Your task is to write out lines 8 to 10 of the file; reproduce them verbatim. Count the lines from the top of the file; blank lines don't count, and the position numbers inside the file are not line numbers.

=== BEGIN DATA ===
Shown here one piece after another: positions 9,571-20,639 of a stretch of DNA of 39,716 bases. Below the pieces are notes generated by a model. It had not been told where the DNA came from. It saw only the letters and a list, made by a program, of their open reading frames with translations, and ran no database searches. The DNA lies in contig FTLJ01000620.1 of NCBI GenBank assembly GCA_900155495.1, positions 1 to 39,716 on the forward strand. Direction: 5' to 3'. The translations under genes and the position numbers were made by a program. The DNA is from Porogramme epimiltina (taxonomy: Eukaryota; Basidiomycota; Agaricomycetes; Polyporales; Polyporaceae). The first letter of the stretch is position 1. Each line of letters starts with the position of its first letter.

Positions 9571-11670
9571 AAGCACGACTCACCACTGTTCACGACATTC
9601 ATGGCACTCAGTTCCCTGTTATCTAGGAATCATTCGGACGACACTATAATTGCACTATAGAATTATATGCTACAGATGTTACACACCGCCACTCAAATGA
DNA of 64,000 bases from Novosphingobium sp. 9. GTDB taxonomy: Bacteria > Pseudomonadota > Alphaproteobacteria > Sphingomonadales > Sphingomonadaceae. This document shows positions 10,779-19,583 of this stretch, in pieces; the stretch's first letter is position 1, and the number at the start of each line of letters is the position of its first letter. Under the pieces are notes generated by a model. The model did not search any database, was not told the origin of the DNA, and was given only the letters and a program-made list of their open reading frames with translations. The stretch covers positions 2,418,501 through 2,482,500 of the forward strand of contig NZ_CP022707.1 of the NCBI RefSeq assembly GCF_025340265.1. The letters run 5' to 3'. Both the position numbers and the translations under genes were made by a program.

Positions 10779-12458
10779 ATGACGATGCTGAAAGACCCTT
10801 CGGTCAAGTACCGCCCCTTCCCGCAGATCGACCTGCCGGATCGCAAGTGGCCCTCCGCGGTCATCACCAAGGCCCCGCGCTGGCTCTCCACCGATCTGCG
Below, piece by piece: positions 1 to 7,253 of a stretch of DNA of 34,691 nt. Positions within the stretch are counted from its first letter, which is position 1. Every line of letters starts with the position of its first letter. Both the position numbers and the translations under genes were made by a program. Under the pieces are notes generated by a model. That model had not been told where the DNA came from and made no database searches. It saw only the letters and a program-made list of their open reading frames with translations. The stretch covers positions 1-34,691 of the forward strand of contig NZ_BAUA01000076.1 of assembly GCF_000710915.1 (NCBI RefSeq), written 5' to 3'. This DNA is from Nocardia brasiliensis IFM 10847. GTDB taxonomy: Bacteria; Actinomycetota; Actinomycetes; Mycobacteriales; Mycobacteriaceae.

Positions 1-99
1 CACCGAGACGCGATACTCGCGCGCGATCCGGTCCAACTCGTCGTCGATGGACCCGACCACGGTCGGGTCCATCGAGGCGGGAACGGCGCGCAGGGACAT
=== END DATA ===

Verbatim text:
10801 CGGTCAAGTACCGCCCCTTCCCGCAGATCGACCTGCCGGATCGCAAGTGGCCCTCCGCGGTCATCACCAAGGCCCCGCGCTGGCTCTCCACCGATCTGCG
Below, piece by piece: positions 1 to 7,253 of a stretch of DNA of 34,691 nt. Positions within the stretch are counted from its first letter, which is position 1. Every line of letters starts with the position of its first letter. Both the position numbers and the translations under genes were made by a program. Under the pieces are notes generated by a model. That model had not been told where the DNA came from and made no database searches. It saw only the letters and a program-made list of their open reading frames with translations. The stretch covers positions 1-34,691 of the forward strand of contig NZ_BAUA01000076.1 of assembly GCF_000710915.1 (NCBI RefSeq), written 5' to 3'. This DNA is from Nocardia brasiliensis IFM 10847. GTDB taxonomy: Bacteria; Actinomycetota; Actinomycetes; Mycobacteriales; Mycobacteriaceae.

Positions 1-99